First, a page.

Japan likely to revise proposed budget due to wage-data errors

Labor ministry officials have admitted issuing monthly wage data without meeting sampling standards for years. (AFP)
Updated 11 January 2019
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Japan likely to revise proposed budget due to wage-data errors

  • The data error has caused the ministry to underestimate payments made under Japan’s employment insurance program
  • Labor ministry officials admitted issuing monthly wage data without meeting sampling standards for years

TOKYO: Japan’s government is likely to revise its budget draft for the next fiscal year to pay for a shortfall of employment insurance benefits caused by errors in the country’s wage data, Finance Minister Taro Aso said on Friday.
The likely budget revision — a rare move — would follow the revelation that the labor ministry miscalculated workers’ average wages for years.
The data error has caused the ministry to underestimate payments made under Japan’s employment insurance program, which includes unemployment benefits, and another insurance covering compensation for workplace accidents.
Labor ministry officials admitted on Wednesday that they have issued monthly wage data without meeting sampling standards for years, hurting the credibility of a key gauge of the success of Prime Minister Shinzo Abe’s economic policies.
“Economic indicators provide the basis for decision on fiscal and economic policies and they must always be accurate,” Aso told reporters after a cabinet meeting. “It’s very regrettable that the wages data will be recompiled.”
Aso said the wage data flaw has caused the labor ministry to underestimate benefits for employment insurance and workpeople’s accident insurance. As a result, it needs to pay for additional benefits to make up for past shortfalls by adding necessary funds to the budget for the fiscal year to begin April 1.
“It’s highly likely that the budget draft will be revised,” Aso said, adding that the amount of extra spending has not been fixed yet.
In compiling the monthly data, which covers some 33,000 firms with five or more full-time employees, the labor ministry is supposed to collect samples from all the companies that employ 500 or more workers.
But it turned out that the data sampling failed to cover two-thirds of some 1,400 businesses in Tokyo for an unspecified period of time, ministry officials said. Domestic media reported the sampling error extends back for 15 years.
Chief Cabinet Secretary Yoshihide Suga said on Friday the government would examine all economic indicators.
The budget draft was compiled in December and was due to be sent to the parliament later this month for approval before April 1.
Abe’s cabinet last month approved a record ¥101.5 trillion ($937.12 billion) annual budget draft, featuring spending to offset the pain of a planned sales tax hike scheduled for October.


China’s Huawei books record sales in its smartphone business

Updated 24 January 2019
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China’s Huawei books record sales in its smartphone business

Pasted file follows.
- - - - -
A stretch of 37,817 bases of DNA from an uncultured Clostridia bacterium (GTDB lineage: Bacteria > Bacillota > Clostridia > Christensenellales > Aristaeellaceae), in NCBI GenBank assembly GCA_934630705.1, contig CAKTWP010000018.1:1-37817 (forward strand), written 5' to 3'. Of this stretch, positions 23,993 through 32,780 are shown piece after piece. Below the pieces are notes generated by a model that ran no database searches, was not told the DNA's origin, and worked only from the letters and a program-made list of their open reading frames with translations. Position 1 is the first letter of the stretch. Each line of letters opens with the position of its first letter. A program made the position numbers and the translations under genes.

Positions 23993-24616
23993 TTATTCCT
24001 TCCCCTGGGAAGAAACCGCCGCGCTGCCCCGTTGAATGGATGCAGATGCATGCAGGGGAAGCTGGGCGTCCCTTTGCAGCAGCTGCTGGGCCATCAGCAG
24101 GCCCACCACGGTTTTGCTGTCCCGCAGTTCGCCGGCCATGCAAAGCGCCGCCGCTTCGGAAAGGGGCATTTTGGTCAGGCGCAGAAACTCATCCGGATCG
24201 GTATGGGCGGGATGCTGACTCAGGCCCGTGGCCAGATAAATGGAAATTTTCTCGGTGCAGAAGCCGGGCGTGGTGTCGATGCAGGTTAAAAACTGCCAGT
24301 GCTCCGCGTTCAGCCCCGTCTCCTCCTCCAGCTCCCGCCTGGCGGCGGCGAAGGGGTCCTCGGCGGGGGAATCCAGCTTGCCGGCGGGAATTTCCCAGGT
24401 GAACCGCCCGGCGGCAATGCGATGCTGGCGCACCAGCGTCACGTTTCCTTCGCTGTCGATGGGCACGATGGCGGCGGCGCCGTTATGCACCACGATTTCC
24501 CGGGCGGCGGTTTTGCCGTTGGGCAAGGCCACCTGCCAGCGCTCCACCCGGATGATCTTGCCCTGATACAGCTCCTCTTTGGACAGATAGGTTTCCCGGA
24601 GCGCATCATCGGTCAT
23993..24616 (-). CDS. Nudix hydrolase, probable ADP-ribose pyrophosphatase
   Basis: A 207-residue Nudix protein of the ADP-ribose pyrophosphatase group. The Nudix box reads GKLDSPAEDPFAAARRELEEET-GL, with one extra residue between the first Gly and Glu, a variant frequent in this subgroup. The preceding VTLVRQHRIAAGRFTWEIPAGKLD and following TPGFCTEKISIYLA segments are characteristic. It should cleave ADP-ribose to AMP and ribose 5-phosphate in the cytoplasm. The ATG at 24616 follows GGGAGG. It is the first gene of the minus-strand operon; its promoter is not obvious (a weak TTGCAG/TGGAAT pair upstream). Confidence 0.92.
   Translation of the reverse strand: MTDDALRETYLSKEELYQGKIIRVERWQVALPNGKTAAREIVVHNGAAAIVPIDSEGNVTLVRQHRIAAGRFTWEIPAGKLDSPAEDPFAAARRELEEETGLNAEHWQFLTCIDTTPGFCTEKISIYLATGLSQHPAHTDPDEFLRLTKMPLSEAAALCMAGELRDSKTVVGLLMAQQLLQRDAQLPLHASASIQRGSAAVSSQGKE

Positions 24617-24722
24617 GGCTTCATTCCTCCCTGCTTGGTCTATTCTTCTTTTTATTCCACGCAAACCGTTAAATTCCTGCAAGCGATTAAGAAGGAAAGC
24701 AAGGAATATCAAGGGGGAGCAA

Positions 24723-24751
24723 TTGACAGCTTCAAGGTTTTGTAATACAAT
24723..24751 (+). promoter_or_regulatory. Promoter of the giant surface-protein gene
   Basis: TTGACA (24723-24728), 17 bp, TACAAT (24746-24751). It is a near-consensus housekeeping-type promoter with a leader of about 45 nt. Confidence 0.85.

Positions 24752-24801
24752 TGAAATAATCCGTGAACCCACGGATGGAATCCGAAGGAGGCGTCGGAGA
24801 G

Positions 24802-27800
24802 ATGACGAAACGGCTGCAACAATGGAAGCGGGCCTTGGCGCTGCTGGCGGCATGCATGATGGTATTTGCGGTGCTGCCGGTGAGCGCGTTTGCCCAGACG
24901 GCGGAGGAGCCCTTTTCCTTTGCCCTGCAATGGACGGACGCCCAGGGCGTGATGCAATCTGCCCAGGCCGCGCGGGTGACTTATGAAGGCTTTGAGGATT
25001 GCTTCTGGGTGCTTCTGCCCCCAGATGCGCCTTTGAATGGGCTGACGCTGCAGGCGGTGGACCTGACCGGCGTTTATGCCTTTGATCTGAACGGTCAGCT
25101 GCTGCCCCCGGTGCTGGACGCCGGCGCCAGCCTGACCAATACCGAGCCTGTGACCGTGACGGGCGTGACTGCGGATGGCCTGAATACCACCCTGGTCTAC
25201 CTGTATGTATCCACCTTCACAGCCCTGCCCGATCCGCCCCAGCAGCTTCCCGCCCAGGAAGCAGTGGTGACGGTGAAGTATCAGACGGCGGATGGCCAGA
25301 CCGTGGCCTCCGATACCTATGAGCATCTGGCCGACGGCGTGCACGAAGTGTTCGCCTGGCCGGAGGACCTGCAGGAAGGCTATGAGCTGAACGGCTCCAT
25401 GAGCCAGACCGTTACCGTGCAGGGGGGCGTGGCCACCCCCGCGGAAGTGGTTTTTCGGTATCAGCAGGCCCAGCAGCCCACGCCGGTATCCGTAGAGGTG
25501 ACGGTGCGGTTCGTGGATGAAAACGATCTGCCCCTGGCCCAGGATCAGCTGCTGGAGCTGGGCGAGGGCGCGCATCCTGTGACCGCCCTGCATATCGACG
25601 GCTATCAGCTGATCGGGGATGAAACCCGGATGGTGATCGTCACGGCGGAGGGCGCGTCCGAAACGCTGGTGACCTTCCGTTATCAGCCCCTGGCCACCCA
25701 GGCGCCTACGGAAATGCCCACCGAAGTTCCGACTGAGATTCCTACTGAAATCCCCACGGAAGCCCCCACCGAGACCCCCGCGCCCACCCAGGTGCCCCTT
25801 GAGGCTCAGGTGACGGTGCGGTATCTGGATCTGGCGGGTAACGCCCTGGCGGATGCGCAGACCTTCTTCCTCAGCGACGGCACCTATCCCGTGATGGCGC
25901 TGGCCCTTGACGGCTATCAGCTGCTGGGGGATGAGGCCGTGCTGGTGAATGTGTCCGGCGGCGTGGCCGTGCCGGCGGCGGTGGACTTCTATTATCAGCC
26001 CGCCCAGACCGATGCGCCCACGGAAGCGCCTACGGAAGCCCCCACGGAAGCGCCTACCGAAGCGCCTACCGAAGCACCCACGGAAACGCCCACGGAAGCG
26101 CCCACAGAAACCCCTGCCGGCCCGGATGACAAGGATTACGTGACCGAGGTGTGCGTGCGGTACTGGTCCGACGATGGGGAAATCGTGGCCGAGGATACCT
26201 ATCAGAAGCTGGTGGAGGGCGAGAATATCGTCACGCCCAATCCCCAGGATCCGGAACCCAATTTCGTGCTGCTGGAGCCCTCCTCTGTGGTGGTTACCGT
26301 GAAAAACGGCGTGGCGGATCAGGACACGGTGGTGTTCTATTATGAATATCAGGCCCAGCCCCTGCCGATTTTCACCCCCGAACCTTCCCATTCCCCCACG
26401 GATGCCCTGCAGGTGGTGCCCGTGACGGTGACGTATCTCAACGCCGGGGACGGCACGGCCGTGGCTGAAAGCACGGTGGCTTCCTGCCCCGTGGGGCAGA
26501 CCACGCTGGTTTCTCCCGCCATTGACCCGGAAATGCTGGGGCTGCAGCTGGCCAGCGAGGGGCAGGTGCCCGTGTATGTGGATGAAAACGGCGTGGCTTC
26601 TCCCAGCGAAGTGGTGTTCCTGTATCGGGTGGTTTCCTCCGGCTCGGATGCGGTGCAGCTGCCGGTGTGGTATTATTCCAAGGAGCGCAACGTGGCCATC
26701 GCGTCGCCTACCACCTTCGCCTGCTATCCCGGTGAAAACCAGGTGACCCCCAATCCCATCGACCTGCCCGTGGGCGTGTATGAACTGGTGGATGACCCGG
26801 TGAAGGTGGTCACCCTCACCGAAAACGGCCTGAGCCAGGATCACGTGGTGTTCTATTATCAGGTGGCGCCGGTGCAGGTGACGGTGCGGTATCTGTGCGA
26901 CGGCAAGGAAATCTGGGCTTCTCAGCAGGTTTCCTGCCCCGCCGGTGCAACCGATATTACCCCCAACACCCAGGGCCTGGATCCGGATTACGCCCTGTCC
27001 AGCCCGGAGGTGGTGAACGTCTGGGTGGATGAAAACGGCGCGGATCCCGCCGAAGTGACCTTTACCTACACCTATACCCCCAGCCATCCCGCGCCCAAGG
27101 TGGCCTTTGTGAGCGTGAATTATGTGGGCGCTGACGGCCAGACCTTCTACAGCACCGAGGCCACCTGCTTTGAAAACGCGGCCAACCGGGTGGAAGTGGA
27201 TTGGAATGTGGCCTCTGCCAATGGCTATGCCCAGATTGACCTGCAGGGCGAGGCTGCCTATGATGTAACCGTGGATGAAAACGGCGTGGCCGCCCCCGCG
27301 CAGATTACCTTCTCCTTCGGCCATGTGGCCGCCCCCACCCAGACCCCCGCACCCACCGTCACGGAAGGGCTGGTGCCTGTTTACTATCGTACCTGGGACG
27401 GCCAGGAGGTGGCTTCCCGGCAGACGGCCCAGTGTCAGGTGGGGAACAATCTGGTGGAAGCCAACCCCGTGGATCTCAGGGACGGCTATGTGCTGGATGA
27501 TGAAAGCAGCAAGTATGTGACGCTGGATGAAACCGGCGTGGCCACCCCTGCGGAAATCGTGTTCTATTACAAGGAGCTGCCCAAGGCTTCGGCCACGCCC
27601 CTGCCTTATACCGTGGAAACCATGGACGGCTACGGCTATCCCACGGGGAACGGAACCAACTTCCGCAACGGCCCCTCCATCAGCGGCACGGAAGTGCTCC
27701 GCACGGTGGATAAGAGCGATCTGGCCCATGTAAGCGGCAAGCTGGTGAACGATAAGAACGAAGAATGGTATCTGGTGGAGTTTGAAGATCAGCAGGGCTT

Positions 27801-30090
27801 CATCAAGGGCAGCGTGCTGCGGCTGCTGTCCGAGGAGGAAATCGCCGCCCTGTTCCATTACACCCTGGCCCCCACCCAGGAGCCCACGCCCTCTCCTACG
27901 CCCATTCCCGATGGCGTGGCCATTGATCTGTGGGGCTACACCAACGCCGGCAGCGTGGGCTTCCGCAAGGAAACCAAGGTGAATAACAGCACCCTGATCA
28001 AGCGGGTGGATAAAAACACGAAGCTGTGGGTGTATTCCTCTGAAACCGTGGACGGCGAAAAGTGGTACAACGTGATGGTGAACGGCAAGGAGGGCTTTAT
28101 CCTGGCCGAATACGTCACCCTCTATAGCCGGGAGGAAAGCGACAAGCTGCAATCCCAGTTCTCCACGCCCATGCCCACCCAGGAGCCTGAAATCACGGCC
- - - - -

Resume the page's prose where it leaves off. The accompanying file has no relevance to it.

• Huawei last month flagged that total revenue in 2018 rose 21 percent to $109 billion without providing a breakdown of segment performance
  • Some countries such as the United States and its allies, including Australia and New Zealand, have restricted Huawei’s access to their markets

BEIJING/HONG KONG: China’s Huawei Technologies Co. Ltd. said on Thursday its consumer business sales exceeded a record $52 billion in 2018, on strong demand for its premium smartphones, even as it continued to face heightened global scrutiny of its activities.
The jump of around 50 percent in the technology giant’s consumer business revenue saw that unit replace its carrier business as its largest segment by sales, Richard Yu, the head of the consumer division, said in Beijing.
Huawei last month flagged that total revenue in 2018 rose 21 percent to $109 billion without providing a breakdown of segment performance.
Huawei on Thursday also unveiled its first 5G base station chipset called Tiangang as well as its 5G modem Balong 5000, which it described as the most powerful 5G modem in the world.
Yu said it was the world’s first 5G modem that fully supports both Non-Standalone (NSA) and Standalone (SA) 5G network architecture.
The firm has been using its chipsets in its high-end phones and server products, though it has said it has no intention to become a standalone semiconductor vendor that competes against the likes of Intel Corp. and Qualcomm Inc.
Huawei, the world’s biggest producer of telecommunications equipment, has been facing intense scrutiny in the past year over its relationship with China’s government and US-led allegations that its devices could be used by Beijing for spying. The firm has repeatedly denied the accusations.
Some countries such as the United States and its allies, including Australia and New Zealand, have restricted Huawei’s access to their markets.
The firm’s finance chief Sabrina Meng Wanzhou, also daughter of its founder, was arrested in Canada last month at the behest of the United States.
She has been released on bail but is still in Canada as the United States pursues her extradition on allegations she defrauded banks with Iran-related sanctions. Huawei has denied wrongdoing.